Author Contributions: All authors contributed to the design methodology, analysis results and writing manuscript  
Funding: No funding
Acknowledgments: We thank the Ministry of Science and Technology / Environment and Water Director / Baghdad /Iraq.
Conflicts of Interest: There is no conflict

1.     Shailaja MS, D’Silva C. Evaluation of impact of PAH on a tropical fish, Oreochromis mossambicus using multiple biomarkers. Chemosphere. 2003 Dec 1;53(8):835-41.
2.     Akaishi FM, Silva de Assis HC, Jakobi SC, Eiras-Stofella DR, St-Jean SD, Courtenay SC, Lima EF, Wagener AL, Scofield AL, Oliveira Ribeiro CA. Morphological and neurotoxicological findings in tropical freshwater fish (Astyanax sp.) after waterborne and acute exposure to water soluble fraction (WSF) of crude oil. Archives of environmental contamination and toxicology. 2004 Feb;46(2):244-53.
3.     Aas A, Beyer J, Goksoyr A. Fixed wavelength fluorescence (FF) of bile as a monitoring tool for polyaromatic hydrocarbon exposure in fish: an evaluation of compound specificity, inner filter effect and signal interpretation. Biomarkers. 2000 Jan 1;5(1):9-23.
4.     Isani G, Andreani G, Cocchioni F, Fedeli D, Carpene E, Falcioni G. Cadmium accumulation and biochemical responses in Sparus aurata following sub-lethal Cd exposure. Ecotoxicology and environmental safety. 2009 January 1;72(1):224-30.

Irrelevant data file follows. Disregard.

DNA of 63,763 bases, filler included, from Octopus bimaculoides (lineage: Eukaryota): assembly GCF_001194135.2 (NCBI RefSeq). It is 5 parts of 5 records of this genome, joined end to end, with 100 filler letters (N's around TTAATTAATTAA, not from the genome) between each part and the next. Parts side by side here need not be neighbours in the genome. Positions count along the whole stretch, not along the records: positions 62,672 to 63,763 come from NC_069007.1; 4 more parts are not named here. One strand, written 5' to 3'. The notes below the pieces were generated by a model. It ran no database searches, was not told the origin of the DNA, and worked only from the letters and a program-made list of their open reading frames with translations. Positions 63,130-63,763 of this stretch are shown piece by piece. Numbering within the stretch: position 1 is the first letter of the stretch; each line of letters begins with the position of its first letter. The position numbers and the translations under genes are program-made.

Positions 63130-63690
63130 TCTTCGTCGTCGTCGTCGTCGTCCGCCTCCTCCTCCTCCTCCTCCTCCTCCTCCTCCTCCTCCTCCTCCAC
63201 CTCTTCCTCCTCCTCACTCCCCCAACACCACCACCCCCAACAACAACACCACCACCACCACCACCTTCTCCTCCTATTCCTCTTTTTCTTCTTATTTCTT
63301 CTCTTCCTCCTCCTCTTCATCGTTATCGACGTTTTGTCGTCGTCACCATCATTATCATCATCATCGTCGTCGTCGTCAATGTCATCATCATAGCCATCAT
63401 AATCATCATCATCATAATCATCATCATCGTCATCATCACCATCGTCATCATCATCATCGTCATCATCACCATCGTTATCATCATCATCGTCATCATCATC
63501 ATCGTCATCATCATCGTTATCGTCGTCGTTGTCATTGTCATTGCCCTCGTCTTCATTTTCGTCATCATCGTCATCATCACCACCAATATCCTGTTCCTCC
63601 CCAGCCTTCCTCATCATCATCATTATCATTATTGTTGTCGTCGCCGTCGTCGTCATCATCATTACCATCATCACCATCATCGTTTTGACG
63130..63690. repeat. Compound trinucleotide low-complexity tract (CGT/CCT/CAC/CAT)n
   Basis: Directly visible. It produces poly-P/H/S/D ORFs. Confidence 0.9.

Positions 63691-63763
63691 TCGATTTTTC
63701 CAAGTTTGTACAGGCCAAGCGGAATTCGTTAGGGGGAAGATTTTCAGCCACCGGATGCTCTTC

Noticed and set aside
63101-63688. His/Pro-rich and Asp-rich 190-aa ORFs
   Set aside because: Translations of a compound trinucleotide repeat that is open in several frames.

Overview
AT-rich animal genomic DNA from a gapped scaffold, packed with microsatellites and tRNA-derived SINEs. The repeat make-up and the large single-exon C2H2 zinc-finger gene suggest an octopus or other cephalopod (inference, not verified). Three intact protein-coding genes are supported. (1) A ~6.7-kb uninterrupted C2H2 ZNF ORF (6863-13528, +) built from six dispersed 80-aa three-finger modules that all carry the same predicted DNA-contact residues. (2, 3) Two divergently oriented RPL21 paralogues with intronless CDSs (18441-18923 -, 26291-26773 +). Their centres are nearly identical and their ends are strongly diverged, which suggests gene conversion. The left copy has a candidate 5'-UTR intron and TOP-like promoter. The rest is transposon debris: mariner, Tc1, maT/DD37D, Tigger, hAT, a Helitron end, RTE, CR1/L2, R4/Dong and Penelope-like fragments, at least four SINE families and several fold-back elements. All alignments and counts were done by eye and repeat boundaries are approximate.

5.     Vasanth S, Ganesh A, Vijayakumar TS, Karthikeyeni S, Manimegalai M, Subramanian P. Assessment of Anthracene on hepatic and antioxidant enzyme activities in Labeo rohita (Hamilton, 1822). International Journal of Pharmacy & Life Sciences. 2012 May 1;3(5).
6.     Al-Sabti K, Metcalfe CD. Fish micronuclei for assessing genotoxicity in water. Mutation Research/Genetic Toxicology. 1995 Jun 1;343(2-3):121-35..
7.     Al-Sabti K. Handbook of genotoxic effects and fish chromosomes. Handbook of genotoxic effects and fish chromosomes.. 1991.
8.     Hayashi M, Ueda T, Uyeno K, Wada K, Kinae N, Saotome K, Tanaka N, Takai A, Sasaki YF, Asano N, Sofuni T. Development of genotoxicity assay systems that use aquatic organisms. Mutation Research/Fundamental and Molecular Mechanisms of Mutagenesis. 1998 Mar 20;399(2):125-33.
9.     Baršienė J, Dedonytė V, Rybakovas A, Andreikėnaitė L, Andersen OK. Investigation of micronuclei and other nuclear abnormalities in peripheral blood and kidney of marine fish treated with crude oil. Aquatic Toxicology. 2006 Jun 1;78:S99-104.
10.  Bolognesi C, Hayashi M. Micronucleus assay in aquatic animals. Mutagenesis. 2011 Jan;26(1):205-13.
11.  Schmid W. The micronucleus test. Mutat Res. 1975 Feb;31(1):9-15.
12.  Da Rocha CA, Dos Santos RA, Bahia MD, Da Cunha LA, Ribeiro HF, Burbano RM. The micronucleus assay in fish species as an important tool for xenobiotic exposure risk assessment—a brief review and an example using neotropical fish exposed to methylmercury. Reviews in Fisheries Science. 2009 Oct 2;17(4):478-84.
13.  Heddle JA, Salamone MF. Chromosomal aberrations and bone marrow toxicity. Environmental Health Perspectives. 1981 Jun;39:23-7.